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acid Alps amount angles animals appears becomes beds bodies bones called carbon causes character close coal colour Communicated compared connection considerable considered contain continued course crust crystals deposits determined direction distance effect electricity elevation equal examined existing experiments fact fall feet force formation four give given glaciers greater heat improvements inches increase interesting iron known land less light lower magnetic mass matter mean measurements metal miles mineral mountains nature nearly northern nummulitic observations obtained occur organic origin pass period phenomena portion position present probably produced Professor quantity rain referred regard relation remains remarkable rocks seems seen shew side similar snow Society species strata substance succession surface temperature theory thick tion valleys various volume whole
Side 247 - Thou hast the starry gems, the burning gold, Won from ten thousand royal Argosies. Sweep o'er thy spoils, thou wild and wrathful Main ! Earth claims not these again!
Side 237 - ... and whoever dwells upon this subject must be convinced, that the present order of things, and the comparatively recent existence of man as the master of the globe, is as certain as the destruction of a former and a different order, and the extinction of a number of living forms which have no types in being.
Side 186 - Introduction to Conchology ; or Elements of the Natural History of Molluscous Animals. By GEORGE JOHNSTON, MD, LL.D., Fellow of the Royal College of Surgeons of Edinburgh, author of ' A History of the British Zoophytes.
Side 17 - European forest-trees die out, he would reply that such alterations in the inanimate world might be multiplied indefinitely before he should have reason to anticipate, by reference to any known data, that the existing species of trees in our forests would disappear and give place to others. In a word, the movement of the inorganic world is obvious and palpable, and might be likened to the minute-hand of a clock, the progress of which can be seen and heard, whereas the fluctuations of the living creation...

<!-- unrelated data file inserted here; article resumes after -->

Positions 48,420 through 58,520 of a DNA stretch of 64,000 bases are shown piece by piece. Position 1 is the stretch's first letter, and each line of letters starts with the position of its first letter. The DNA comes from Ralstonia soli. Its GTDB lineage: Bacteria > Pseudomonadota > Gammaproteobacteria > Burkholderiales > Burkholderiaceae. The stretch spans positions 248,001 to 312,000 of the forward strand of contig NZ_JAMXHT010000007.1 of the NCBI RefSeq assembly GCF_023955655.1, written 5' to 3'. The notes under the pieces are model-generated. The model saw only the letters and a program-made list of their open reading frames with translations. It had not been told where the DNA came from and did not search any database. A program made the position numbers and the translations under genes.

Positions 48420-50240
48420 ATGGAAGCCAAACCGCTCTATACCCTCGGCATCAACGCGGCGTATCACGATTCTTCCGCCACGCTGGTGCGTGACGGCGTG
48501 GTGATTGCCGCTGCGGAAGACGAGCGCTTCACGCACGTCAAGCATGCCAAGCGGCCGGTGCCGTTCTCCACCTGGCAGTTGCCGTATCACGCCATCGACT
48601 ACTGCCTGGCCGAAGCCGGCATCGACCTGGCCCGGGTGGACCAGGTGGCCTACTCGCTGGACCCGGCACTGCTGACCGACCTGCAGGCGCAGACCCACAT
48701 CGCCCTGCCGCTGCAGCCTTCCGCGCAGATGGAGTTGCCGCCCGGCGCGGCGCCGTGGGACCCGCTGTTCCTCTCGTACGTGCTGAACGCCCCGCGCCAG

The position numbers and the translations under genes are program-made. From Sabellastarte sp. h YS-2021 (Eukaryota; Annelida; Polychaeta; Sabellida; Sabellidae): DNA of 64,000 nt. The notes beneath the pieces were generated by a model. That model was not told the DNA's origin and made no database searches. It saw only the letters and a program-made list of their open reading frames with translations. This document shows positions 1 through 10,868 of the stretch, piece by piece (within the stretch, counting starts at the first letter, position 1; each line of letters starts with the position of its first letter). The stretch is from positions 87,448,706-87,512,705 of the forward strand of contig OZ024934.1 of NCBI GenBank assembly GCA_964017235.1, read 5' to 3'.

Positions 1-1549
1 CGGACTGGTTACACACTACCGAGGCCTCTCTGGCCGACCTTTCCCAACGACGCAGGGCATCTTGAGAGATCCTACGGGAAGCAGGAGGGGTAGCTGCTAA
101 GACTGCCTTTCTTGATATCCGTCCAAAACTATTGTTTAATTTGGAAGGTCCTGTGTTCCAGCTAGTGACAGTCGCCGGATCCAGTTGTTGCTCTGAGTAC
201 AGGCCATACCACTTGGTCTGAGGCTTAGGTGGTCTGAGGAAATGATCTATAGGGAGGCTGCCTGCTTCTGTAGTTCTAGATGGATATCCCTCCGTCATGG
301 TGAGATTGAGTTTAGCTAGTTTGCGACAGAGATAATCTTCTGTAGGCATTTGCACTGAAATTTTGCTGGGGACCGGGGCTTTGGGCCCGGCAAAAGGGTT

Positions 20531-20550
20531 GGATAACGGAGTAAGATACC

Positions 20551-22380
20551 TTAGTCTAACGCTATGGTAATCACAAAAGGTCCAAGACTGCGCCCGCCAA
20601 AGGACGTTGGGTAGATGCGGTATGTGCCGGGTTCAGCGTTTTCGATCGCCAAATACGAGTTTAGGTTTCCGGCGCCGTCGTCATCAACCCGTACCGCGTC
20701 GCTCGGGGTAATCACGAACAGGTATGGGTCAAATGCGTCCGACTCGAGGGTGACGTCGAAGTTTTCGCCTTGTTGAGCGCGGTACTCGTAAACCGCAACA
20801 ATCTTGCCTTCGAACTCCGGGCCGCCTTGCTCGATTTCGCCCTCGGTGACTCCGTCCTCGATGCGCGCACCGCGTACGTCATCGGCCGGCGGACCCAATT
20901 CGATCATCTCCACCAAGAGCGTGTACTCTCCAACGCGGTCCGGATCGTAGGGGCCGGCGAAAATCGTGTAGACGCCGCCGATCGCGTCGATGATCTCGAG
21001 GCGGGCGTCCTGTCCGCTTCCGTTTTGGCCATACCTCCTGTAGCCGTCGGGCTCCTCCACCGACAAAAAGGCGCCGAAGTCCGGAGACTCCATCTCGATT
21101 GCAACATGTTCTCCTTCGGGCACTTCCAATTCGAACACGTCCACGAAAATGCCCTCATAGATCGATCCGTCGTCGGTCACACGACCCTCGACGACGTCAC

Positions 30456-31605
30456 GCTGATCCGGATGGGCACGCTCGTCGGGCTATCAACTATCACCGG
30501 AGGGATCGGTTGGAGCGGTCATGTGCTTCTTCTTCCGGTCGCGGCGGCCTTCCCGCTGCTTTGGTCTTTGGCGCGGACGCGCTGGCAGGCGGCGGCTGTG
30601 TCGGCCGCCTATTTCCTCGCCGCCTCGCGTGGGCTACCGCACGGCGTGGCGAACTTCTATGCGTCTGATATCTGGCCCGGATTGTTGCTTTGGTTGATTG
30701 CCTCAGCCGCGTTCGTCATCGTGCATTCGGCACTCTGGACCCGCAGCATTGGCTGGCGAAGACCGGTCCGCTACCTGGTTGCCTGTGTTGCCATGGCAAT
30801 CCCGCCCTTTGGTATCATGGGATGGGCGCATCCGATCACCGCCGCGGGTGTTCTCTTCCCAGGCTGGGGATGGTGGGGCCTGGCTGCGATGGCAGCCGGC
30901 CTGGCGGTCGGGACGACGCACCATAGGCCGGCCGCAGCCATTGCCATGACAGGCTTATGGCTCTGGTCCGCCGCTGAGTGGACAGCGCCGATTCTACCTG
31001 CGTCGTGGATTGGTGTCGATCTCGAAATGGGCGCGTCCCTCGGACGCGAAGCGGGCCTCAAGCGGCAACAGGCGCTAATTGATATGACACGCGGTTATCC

Side i - Address delivered at the Anniversary Meeting of the Geological Society of London, on the 15th of February, 1856, by John William Hamilton, Esq., President of the Society.
Side 164 - Calcutta is about fifteen feet annually, that between the Cape of Good Hope and Calcutta averages in October and November nearly, three quarters of an inch daily ; betwixt 10° and 20° in the Bay of Bengal it was found to exceed an inch daily. Supposing this to be double the average throughout the year, we shall, instead of three, have eighteen feet of evaporation annually...
Side 266 - Medusabud falls off before its full development, while this is not so with plants. But it is obvious that this is unimportant in its bearing on this subject. It is a consequence of the grand difference in the mode of nutrition in the two kingdoms of nature ; for the plant-bud on separation loses its...
Side 162 - By felling the trees that cover the tops and the sides of mountains, men in every climate prepare at once two calamities for future generations, the want of fuel and scarcity of water.